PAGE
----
Another Amabie!

A few weeks ago, I painted my Little Amabie. This mysterious character, to recap, is a legendary amulet in the form of a mermaid that emerged in the 1840s to protect Japanese citizens against the plague. Copying her image and sharing it is said to help ward the disease. With the onset of COVID more than a century later, the image of the Amabie naturally reemerged with popularity. More details are outlined in a previous blog Little Amabie if you like to know more. After having painted one with my Copic markers and colored pencils, I thought it would be an idea to do another one, this time in watercolor and gouache!

Pencil Sketch

I began with a pencil sketch on a page from Strathmores’s Watercolor Sketchbook. Happy with the image from my last painting of Amabie, I drew a similar one. Of course, I made my Amabie in the form of Little One! Is the Amabie disguised as Little One or is Little One dressed as Amabie in a fancy costume? I’ll leave that to your imagination!

The Background

This time, I wanted to make the background more mysterious than the previous and hence opted for a darker one. A combination of dark blue and purple was used here. I went for some watercolor but seeing I wanted something intense, I chose Dr Ph Martin’s Hydrus Liquid Watercolors in Ultramarine Blue and Cobalt Violet. Rather than mixing the two together, I merely added a few drops of the blue on the paper, spread it with a wet brush, let it dry then added few drops of the purple and spread it again. The result was that you could somehow see both colors rather than when merged to one.

Painting in Gouache

For the Amabie, I decided to paint her with gouache as I felt the colors. as compared to watercolor, would pop out more against the intense background. Gouache also has a chalky finish which is best suited to the pastel shades I was seeking for too. Holbein’s Acryla gouache was used here in a variety of shades including Lemon Yellow, Pale Pink, Pale Lilac and Pale Mint for the hair and scales. For the eyes, though, I went for Aqua Green and continued with that shade for the bottom part of her along with the Light Blue I had used for the fins. The skin, however was painted in watercolor using Winston & Newton’s pans. Look how Amabie stands out!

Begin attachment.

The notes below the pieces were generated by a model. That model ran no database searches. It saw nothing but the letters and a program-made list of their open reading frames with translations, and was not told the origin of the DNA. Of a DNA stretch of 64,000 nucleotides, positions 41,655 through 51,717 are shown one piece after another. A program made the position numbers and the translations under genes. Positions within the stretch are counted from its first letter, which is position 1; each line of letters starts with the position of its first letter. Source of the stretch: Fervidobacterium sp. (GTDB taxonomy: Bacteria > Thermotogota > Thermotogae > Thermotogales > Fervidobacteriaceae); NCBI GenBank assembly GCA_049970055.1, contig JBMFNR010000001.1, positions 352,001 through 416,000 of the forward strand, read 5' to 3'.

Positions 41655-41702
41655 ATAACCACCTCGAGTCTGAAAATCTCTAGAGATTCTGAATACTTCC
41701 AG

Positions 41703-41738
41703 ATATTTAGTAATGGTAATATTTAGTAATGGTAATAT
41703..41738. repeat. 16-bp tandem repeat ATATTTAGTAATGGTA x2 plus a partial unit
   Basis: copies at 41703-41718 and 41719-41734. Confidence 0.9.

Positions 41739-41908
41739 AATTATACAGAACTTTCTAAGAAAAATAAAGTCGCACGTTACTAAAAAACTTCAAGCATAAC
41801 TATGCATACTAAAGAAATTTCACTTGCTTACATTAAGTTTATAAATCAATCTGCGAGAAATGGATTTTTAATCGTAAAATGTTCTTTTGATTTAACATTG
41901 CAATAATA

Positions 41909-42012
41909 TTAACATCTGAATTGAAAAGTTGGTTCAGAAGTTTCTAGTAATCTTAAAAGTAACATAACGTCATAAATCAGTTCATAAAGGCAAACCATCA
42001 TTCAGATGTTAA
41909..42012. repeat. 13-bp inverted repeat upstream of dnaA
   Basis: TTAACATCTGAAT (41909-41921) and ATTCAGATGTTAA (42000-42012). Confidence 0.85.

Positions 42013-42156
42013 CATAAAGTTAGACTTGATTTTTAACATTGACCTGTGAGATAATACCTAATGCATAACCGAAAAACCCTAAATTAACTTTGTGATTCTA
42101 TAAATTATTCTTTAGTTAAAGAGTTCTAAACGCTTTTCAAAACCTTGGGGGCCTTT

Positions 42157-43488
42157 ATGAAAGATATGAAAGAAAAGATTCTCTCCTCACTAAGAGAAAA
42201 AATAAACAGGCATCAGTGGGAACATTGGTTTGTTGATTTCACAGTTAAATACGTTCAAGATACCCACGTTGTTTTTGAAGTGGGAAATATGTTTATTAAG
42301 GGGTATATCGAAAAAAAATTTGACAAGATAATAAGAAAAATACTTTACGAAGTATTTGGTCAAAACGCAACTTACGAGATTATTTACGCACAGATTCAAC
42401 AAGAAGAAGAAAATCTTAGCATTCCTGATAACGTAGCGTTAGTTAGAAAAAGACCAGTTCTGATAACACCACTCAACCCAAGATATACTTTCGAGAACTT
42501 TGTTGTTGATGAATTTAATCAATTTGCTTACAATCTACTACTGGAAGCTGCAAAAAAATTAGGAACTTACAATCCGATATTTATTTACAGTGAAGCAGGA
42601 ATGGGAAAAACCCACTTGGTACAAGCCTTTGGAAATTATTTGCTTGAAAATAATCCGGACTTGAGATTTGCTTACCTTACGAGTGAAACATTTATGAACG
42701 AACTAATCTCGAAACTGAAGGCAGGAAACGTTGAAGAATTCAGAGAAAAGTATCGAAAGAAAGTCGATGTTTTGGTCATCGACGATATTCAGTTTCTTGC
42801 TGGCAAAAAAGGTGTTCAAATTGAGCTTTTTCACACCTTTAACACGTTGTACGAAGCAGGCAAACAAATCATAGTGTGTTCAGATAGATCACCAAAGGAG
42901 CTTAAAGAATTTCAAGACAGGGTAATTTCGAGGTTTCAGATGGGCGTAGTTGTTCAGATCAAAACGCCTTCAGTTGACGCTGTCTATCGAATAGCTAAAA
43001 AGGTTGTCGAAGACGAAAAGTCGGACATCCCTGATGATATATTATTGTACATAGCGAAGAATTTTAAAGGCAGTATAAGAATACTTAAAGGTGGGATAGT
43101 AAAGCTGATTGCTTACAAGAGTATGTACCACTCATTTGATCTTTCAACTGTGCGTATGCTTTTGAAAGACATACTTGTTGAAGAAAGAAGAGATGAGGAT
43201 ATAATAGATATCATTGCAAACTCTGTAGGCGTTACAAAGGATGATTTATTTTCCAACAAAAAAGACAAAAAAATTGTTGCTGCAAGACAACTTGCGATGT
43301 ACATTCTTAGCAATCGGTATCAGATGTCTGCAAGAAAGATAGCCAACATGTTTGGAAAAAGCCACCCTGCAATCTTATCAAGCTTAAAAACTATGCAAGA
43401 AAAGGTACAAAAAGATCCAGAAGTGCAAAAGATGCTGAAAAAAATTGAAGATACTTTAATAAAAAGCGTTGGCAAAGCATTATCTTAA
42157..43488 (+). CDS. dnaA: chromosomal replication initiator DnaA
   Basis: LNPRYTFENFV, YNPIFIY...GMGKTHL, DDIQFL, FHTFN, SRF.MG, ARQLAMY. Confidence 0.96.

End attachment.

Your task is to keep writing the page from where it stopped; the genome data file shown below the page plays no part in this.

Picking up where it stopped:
Adding Some Details

Not done yet! I felt a bit more could be added to finish the painting off. First I used white gel pen for the tiny dots in the Amabie’s fins and the doodles in the background near her head. Another wonderful medium that works very well with watercolor is Ecoline Ink. Here I went for the markers, first the grey for the eyelashes then purple for the little doodles on the bottom part of the background. The whites of the eyes were then filled in with some white Uni Posca marker. And now here we have it, another kawaii Amabie!

What a sweet little Amabie she turned out to be! The original legendary one is not as cute but many of the animated ones you see in Japan have a kawaii twist to them to appeal more to the public. Working with a combination of watercolor and gouache is also so much fun, providing stunning results if you’re looking for a range of intensities; watercolor gives a more subtle transparent feel while gouache is more matte and intense. And I’m really getting into this painting Amabie. Perhaps I’ll try another version of her in another medium. That will be so much fun!

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